The Florence and Irving Rubinstein Chair in Neuroscience
Chair, Dominick P. Purpura Department of Neuroscience
Dr. Faber, a neuroscientist, studies the basic mechanisms of synaptic transmission in the central nervous system and factors involved in the regulation of the strength of the synaptic connections between neurons. Synapses are the fundamental units of information-processing in the brain, and both the release of neurotransmitters and the responsiveness of the postsynaptic cells to those transmitters can be modified by patterns of activity or produced from within. This plasticity may involve short- or long-term modifications in the function and/or structure of synapses.
Dr. Faber and his colleagues use a number of experimental models, including identified neurons in the goldfish midbrain. Various techniques are used to study the regulation of synaptic transmission at identified central synapses and the goldfish’s behavioral escape response. The lab complements cellular techniques with behavioral studies to investigate how neurons and neural circuits integrate sensory information and shape the resulting motor behavior. Recently, he has extended these studies to ask questions about modifications in synaptic transmission and nerve cell excitability in mouse models of neurodegenerative disorders, such as Huntington's disease.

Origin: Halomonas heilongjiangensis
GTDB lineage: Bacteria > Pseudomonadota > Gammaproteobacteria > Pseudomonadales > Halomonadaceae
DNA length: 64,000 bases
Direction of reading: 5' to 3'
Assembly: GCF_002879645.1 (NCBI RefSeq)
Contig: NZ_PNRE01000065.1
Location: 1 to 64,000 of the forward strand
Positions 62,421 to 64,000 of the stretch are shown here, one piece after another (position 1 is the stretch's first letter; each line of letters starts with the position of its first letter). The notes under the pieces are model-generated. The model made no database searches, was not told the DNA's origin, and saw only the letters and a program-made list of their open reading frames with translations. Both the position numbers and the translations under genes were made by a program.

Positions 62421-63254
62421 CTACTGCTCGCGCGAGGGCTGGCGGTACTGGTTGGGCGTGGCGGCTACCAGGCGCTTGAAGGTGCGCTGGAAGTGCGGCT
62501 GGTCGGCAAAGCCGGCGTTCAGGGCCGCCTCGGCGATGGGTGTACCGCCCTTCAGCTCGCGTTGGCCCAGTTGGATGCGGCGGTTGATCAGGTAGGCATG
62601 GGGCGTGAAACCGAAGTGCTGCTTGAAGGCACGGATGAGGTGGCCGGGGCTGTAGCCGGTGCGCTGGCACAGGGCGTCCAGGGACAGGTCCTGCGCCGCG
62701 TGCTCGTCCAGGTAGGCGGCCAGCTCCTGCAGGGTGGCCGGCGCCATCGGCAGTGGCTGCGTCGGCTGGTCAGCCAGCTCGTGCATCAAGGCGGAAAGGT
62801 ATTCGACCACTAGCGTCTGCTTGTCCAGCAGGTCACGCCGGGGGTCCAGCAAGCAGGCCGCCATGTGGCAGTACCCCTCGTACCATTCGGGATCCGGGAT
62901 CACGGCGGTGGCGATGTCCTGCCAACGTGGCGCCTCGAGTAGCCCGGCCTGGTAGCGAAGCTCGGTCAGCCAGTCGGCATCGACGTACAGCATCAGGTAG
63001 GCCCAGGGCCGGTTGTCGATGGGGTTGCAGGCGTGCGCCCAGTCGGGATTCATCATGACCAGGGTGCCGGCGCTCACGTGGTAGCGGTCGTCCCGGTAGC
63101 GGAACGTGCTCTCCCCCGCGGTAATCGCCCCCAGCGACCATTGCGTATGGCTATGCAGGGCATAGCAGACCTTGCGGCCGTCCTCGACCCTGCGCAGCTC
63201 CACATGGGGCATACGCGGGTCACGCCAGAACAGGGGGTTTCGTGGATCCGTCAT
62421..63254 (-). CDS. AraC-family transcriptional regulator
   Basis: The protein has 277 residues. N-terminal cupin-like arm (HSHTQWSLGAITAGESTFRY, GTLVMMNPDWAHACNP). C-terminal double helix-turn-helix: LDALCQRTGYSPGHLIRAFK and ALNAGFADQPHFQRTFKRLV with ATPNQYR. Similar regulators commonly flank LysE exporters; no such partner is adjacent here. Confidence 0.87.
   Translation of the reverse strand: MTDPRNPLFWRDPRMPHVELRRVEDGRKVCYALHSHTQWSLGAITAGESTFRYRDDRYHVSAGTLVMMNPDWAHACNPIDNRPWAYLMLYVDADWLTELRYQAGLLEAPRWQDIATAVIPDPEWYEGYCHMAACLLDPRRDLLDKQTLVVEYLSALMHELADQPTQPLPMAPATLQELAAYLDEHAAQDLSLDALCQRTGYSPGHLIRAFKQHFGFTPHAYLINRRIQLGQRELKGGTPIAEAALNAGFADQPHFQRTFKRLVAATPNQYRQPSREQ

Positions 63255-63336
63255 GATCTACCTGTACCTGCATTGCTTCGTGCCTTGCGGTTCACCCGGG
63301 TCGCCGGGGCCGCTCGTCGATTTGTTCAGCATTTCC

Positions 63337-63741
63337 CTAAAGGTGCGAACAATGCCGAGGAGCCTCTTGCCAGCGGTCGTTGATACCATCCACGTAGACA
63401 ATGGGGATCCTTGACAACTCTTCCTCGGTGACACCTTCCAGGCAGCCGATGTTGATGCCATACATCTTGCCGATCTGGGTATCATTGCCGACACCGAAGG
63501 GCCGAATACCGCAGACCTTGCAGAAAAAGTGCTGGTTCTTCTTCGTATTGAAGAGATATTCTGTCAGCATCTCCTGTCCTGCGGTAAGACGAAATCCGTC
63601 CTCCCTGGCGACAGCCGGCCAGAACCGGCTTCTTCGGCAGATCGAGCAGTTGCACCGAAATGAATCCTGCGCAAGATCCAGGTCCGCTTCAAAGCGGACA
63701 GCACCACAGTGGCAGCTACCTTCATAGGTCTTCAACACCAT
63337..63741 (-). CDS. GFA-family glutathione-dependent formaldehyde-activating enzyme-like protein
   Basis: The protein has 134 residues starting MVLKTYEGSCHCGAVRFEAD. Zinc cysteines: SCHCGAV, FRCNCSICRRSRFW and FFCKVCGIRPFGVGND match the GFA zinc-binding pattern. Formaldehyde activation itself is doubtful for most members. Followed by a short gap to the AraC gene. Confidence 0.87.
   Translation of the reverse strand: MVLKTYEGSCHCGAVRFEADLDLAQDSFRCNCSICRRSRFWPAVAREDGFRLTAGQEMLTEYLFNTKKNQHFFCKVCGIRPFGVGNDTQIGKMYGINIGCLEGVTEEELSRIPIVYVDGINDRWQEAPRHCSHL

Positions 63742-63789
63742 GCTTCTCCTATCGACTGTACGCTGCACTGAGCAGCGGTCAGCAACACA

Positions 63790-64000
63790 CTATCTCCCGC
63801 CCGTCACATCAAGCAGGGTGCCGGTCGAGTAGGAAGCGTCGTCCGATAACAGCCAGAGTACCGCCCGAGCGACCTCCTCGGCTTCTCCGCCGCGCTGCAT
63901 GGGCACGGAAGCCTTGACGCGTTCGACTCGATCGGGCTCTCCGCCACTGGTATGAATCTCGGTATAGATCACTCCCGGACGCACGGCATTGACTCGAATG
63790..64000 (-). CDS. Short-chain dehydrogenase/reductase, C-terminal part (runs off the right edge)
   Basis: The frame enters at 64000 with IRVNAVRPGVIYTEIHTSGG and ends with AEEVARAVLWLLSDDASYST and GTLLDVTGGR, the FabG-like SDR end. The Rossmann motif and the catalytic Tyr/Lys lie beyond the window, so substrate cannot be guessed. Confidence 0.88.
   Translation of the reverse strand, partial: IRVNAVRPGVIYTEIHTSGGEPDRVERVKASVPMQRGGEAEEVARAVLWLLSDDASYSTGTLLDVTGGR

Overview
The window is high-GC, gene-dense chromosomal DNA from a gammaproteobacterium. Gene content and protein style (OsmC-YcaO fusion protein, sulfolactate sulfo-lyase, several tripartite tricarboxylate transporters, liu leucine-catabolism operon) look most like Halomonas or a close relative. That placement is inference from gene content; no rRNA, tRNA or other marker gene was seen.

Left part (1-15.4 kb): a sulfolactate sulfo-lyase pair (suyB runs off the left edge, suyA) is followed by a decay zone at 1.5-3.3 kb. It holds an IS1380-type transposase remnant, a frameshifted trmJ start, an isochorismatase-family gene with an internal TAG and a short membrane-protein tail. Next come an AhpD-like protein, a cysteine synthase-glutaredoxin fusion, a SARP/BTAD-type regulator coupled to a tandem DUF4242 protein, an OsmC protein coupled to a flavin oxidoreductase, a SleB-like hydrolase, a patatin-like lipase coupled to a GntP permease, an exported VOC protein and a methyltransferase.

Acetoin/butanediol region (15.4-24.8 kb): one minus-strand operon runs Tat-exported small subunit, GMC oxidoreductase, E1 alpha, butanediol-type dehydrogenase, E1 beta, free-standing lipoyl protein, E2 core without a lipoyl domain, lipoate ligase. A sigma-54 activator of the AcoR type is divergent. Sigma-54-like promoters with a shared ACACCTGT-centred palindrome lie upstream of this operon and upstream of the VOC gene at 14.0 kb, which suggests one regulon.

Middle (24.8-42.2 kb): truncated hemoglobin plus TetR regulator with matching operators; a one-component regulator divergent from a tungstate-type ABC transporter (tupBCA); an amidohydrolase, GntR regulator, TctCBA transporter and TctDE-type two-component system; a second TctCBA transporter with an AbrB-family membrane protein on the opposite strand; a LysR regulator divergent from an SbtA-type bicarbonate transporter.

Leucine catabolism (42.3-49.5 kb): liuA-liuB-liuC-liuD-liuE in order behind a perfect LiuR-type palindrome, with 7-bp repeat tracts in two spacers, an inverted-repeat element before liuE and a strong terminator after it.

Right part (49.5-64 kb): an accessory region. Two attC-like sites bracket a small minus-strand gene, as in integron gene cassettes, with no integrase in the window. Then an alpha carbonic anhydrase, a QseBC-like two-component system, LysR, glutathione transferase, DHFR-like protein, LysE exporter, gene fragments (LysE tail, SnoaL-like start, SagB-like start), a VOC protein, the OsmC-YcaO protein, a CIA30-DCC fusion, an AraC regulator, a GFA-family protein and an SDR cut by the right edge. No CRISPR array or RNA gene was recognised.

Material in this section is provided by individual faculty members who are solely responsible for its accuracy and content.
Albert Einstein College of Medicine
Rose F. Kennedy Center
1410 Pelham Parkway South , Room 903
Bronx, NY 10461